MIT invention could boost resolution of 3D depth cameras 1,000 fold

Researchers from MIT have succeeded in exploiting the polarisation of light to make the images produced by regular 3D scanners 1,000 times better than they are today. This could make high-resolution 3D cameras in smartphones a possibility and improve cameras in driverless cars during bad weather.
At the moment, cheap 3D scanners in some phones can somewhat get the job done, but they still miss out on details.
"Today, they can miniaturise 3D cameras to fit on cellphones, but they make compromises to the 3D sensing, leading to very coarse recovery of geometry. That’s a natural application for polarisation, because you can still use a low-quality sensor, and adding a polarising filter gives you something that’s better than many machine shop laser scanners," said Achuta Kadambi, a PhD student in the MIT Media Lab and one of the system’s developers.
The physical phenomena of light polarisation affects the way in which light bounces off physical objects. Reflected light behaves in a different way from regular light, which scatters in all directions.
If light strikes an object squarely, most of the light will be absorbed, but when sunlight bounces off water or asphalt, there is an unusually heavy concentration of light with a particular polarisation, and the reflected light travels in a horizontally-oriented direction, which can be dangerous in its intensity.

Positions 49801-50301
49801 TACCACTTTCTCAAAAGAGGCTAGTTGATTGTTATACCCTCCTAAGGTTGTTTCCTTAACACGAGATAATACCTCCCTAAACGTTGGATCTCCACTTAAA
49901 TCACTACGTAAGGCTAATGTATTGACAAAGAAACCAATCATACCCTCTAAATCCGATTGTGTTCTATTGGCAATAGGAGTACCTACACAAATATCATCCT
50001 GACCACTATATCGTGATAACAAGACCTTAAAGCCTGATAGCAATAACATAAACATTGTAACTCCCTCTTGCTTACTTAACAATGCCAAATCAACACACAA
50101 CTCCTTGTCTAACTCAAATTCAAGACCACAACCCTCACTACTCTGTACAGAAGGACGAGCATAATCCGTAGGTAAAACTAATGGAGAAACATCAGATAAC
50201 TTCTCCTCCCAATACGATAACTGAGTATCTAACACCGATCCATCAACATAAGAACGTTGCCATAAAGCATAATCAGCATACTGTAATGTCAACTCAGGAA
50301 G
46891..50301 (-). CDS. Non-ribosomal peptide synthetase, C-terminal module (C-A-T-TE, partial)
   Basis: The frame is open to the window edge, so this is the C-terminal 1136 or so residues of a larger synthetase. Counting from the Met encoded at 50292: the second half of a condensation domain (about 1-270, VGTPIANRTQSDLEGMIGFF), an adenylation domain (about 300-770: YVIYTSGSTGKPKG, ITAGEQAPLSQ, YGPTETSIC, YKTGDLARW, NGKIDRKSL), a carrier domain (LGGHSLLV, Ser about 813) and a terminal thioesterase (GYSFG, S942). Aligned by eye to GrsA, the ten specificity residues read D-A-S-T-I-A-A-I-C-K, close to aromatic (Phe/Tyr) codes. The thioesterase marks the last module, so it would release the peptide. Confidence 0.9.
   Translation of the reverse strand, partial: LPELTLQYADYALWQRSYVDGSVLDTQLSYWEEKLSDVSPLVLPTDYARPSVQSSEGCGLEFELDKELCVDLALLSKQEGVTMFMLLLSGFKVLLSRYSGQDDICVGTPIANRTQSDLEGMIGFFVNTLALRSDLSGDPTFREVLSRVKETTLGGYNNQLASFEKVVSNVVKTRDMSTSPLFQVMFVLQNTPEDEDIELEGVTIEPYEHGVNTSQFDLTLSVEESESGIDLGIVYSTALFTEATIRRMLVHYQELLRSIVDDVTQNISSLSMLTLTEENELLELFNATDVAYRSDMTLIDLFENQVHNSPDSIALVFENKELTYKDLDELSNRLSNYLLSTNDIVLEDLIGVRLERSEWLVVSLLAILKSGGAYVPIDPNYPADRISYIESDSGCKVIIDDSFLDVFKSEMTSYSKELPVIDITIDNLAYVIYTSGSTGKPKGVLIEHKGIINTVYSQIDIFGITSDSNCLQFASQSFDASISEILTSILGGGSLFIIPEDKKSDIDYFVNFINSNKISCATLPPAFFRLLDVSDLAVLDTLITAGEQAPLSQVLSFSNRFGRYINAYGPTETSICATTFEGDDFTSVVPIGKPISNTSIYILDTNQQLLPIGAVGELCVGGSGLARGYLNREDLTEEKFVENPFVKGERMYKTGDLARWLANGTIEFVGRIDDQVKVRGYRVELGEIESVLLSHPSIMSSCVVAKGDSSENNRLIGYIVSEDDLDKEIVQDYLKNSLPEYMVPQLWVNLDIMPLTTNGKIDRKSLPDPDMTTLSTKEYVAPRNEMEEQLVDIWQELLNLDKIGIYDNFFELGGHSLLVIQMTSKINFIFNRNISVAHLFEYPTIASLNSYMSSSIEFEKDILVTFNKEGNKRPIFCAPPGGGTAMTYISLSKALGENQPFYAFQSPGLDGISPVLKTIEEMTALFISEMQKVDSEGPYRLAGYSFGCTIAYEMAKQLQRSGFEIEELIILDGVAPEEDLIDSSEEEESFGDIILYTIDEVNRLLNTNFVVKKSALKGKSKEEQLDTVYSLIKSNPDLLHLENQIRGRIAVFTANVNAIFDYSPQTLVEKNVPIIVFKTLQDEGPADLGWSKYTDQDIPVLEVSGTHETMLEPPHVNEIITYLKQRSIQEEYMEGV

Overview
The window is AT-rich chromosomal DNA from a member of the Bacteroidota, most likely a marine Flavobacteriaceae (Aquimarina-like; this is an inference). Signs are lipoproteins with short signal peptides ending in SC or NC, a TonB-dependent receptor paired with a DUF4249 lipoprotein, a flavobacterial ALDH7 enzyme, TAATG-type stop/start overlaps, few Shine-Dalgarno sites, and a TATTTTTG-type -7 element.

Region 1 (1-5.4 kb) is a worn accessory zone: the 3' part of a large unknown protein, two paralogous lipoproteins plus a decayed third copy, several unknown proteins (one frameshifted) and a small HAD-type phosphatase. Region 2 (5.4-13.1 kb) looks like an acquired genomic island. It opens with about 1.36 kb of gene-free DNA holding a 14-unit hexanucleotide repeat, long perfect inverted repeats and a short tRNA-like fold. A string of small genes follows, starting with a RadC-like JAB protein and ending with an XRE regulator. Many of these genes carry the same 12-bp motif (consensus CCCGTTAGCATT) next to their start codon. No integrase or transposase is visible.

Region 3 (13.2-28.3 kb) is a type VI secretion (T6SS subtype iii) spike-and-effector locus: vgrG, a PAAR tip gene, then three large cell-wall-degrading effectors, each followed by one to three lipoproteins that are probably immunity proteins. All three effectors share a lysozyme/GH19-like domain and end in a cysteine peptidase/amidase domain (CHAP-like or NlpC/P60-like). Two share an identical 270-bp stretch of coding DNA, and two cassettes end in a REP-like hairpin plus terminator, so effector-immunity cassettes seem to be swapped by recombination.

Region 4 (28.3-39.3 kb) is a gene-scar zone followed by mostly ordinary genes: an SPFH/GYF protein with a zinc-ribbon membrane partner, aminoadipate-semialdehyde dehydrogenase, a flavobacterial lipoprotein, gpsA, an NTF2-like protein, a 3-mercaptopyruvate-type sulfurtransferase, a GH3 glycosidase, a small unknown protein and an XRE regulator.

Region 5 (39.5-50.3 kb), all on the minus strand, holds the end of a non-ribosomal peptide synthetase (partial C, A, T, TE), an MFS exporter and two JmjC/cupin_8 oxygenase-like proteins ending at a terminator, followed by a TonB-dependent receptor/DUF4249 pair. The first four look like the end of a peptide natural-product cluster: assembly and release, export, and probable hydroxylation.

This is why sports enthusiasts and fisherman wear polarised sunglasses, the glasses contain a filter that blocks intense reflected light of a certain polarisation, which reduces glare to protect your eyes and help you to see better.
The ideal 3D scanner would work by taking measurements of polarised light, and then looking at all the possible combinations of two equally plausible hypotheses to determine the orientation of the object based on what makes the most sense geometrically, but this would take a very long time to compute.
So the researchers decided to solve this problem by creating computer algorithms that make coarse depth estimates based on other methods, such as the time taken for the light signal to reflect off an object and return to its source.
The invention could also be used to make smartphone cameras that are so high in resolution that they could take a photo of an image and then send it directly to a 3D printer to be printed out.